Sunday 22 September 2019

Girl Guides: Social media and body image, and preparing young women for today's world

As the organisation partners with DCU on a Stem initiative, Kathy Donaghy looks at how it prepares young women for the world of today

Girl power: Keri Clarke (10) with her mum Déarbhla (right) and Christine Cumiskey, Girl Guide Leader (left). Photo: Ciara Wilkinson
Girl power: Keri Clarke (10) with her mum Déarbhla (right) and Christine Cumiskey, Girl Guide Leader (left). Photo: Ciara Wilkinson

Kathy Donaghy

If you thought that Girl Guides were all about tying knots and camping you'd be wrong. Today's Guides are learning about Stem (science, technology, engineering and mathematics), discussing social media and body image, and collecting badges for architecture and engineering, as the movement focuses on preparing young women for the modern world.

The latest initiative the Guides are getting involved with sees them partner with DCU in a project called Iggies - Irish Girl Guides Innovatively Engaging with Stem.

Funded by Science Foundation Ireland, the project is going to focus on the development of Stem concepts relating to science, technology and engineering with seven to 10-year-old girls in informal settings. Leaders and Brownies from 20 Girl Guides units in the greater Dublin region will take part. This includes 40 leaders and 400 girls.

According to Professor Deirdre Butler, School of Stem Education, Innovation & Global Studies at DCU's Institute of Education who is leading the project, the girls will be supplied with kits that they can bring to their Brownies meeting each week and work in teams of four to conduct research projects relating to the real-world challenge of water sustainability.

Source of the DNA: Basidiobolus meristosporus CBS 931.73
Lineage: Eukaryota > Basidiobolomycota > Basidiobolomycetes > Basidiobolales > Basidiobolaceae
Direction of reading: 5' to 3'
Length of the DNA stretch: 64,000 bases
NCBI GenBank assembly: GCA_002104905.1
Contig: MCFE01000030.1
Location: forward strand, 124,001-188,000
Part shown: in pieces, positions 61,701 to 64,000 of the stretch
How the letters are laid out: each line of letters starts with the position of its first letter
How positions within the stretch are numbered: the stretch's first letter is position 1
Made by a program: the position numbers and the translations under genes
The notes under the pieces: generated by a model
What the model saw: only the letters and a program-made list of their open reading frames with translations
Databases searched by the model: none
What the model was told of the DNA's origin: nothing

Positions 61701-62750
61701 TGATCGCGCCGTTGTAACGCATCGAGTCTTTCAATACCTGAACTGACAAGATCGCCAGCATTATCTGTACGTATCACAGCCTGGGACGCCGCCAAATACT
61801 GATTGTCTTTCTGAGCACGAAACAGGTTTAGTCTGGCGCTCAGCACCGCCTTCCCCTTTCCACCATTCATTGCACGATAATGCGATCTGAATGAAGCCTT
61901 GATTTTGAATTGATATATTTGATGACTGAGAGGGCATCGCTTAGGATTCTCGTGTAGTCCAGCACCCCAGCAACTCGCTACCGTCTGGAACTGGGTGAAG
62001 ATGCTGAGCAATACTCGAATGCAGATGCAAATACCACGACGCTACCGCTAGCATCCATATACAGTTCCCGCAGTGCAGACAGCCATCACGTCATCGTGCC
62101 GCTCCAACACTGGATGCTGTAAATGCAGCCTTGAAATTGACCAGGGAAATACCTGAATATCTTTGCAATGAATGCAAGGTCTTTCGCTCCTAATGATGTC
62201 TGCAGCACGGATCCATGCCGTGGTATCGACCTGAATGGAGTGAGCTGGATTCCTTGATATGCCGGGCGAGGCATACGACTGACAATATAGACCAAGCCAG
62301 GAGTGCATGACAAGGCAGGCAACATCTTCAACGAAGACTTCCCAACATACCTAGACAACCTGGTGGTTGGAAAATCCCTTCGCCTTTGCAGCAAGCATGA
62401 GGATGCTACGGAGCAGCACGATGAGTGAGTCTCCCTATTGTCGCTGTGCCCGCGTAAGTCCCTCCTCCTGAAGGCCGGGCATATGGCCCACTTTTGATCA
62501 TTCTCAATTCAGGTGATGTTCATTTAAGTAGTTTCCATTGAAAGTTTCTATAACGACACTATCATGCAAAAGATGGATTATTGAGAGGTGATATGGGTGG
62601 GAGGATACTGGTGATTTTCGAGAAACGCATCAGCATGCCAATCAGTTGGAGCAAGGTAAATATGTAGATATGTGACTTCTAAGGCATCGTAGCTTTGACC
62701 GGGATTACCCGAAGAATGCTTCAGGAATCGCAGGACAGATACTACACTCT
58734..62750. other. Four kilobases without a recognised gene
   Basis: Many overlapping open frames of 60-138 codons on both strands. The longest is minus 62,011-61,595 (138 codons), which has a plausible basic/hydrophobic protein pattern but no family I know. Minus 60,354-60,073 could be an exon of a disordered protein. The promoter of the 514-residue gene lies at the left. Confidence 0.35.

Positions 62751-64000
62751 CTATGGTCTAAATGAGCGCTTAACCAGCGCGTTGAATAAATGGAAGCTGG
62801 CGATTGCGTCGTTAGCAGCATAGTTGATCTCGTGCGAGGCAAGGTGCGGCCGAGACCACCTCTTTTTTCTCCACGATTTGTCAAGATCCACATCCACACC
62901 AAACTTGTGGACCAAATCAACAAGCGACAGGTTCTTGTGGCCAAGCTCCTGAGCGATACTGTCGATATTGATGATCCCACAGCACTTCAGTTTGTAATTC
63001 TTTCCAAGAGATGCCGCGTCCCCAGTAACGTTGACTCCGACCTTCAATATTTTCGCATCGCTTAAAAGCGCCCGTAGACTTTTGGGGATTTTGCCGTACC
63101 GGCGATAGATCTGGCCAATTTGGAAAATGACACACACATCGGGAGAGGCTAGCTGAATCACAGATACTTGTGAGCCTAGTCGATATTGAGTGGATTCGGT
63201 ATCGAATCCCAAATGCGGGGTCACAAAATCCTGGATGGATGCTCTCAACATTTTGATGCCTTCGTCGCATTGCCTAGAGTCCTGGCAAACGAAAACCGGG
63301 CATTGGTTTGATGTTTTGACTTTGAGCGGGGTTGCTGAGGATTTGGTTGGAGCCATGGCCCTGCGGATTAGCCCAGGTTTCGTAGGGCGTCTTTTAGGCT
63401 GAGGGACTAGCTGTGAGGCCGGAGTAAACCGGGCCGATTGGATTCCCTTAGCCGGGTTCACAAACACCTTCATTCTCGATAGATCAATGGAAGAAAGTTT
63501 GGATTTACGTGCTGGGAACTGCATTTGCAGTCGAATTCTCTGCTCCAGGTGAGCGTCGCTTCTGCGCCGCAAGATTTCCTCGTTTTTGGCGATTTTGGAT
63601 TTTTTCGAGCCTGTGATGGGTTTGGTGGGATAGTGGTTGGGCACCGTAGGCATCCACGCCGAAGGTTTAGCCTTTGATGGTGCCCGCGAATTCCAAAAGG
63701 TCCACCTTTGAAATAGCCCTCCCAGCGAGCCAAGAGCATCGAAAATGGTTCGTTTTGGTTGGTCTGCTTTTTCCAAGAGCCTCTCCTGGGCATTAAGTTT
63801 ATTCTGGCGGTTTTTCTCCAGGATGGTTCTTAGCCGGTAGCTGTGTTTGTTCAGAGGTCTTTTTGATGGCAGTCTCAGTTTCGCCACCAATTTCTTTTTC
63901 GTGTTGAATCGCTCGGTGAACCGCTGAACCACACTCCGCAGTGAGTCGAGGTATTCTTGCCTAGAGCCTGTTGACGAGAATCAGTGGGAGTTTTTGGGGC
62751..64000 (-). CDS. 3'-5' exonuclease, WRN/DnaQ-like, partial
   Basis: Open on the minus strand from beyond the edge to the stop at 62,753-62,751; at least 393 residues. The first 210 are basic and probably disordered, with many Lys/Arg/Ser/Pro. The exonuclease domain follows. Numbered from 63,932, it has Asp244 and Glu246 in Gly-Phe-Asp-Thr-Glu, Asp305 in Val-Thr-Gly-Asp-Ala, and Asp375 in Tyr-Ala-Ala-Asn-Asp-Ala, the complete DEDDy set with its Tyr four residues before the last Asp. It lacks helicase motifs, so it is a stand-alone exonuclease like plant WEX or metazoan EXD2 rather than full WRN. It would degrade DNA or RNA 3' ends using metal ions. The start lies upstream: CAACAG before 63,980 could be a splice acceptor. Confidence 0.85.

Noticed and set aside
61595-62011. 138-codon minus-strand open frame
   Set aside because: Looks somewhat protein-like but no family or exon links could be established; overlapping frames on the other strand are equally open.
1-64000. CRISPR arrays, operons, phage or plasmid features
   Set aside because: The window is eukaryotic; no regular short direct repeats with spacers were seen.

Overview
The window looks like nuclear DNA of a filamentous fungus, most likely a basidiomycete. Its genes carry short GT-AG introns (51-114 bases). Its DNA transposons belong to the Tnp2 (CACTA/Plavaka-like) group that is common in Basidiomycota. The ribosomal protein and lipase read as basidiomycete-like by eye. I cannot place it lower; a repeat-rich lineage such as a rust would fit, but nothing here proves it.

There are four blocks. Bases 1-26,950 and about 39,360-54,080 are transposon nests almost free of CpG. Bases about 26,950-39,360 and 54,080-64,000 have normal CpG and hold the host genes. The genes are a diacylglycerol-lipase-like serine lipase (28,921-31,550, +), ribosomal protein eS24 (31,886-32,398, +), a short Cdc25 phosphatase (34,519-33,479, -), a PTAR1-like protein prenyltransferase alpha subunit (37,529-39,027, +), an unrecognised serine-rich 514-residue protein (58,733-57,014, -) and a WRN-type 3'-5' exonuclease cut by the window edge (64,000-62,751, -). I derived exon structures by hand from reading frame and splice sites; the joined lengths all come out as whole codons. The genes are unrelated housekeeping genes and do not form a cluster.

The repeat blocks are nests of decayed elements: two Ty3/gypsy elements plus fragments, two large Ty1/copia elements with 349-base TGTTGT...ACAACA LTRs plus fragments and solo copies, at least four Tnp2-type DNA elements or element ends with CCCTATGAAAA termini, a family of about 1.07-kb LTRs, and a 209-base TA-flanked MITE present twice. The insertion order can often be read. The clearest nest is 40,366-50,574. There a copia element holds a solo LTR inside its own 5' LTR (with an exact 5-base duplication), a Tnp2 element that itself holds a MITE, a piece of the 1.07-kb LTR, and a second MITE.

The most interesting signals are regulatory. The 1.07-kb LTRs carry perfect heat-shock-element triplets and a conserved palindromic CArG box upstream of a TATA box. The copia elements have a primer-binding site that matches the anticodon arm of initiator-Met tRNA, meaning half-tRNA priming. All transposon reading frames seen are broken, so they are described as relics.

Professor Butler says that by December it's hoped the Guides will be engaging with the project which will also see them design and build a model using Lego robotics to represent some aspect of their team's research project.

"I'm really excited about working with the Brownies on this. We decided to work with the Brownies because all the Stem research shows we need to focus on the younger girls.

Irish Girl Guide Keri Clarke (10) from Drogheda . Photo: Ciara Wilkinson
Irish Girl Guide Keri Clarke (10) from Drogheda . Photo: Ciara Wilkinson

"By using creative technologies, they can externalise the solutions in interesting ways," says Prof Butler.

She says the Brownies are a great example of a movement with a national infrastructure that can be tapped into. "We will be able to work with Brownie leaders. The Brownies have women as role models who are working with the girls. I have a team of women waiting to work with them as well," she says.

And Professor Butler says the research shows that when supportive adults, such as parents, relatives, teachers, and mentors show an interest in Stem careers for girls, they make those fields seem much more realistic and feasible, rather than something untouchable or unreachable.

At the end of the project, the Brownies will get to present their research at a Lego robotics expo to be held in DCU's Institute of Education and be awarded a coveted IGG Brownie merit badge for robotics. And if it's successful it will be rolled out to the guiding movement nationwide.

Incorporating Stem: Keri Clarke with her mum Dearbhla (right) and Girl Guides Leader Christine Cumiskey. Photo: Ciara Wilkinson
Incorporating Stem: Keri Clarke with her mum Dearbhla (right) and Girl Guides Leader Christine Cumiskey. Photo: Ciara Wilkinson

The Irish Girl Guides (IGG) Chief Commissioner Helen Concannon says they are reflective of society and want to be relevant to young girls today. "We are not stuck in the past. The girls lead us where we want to go. They're saying to us they don't get to do things like engineering and woodwork in school so this was how the Lego robotics came about. They are very much the drivers of what we do," says Helen.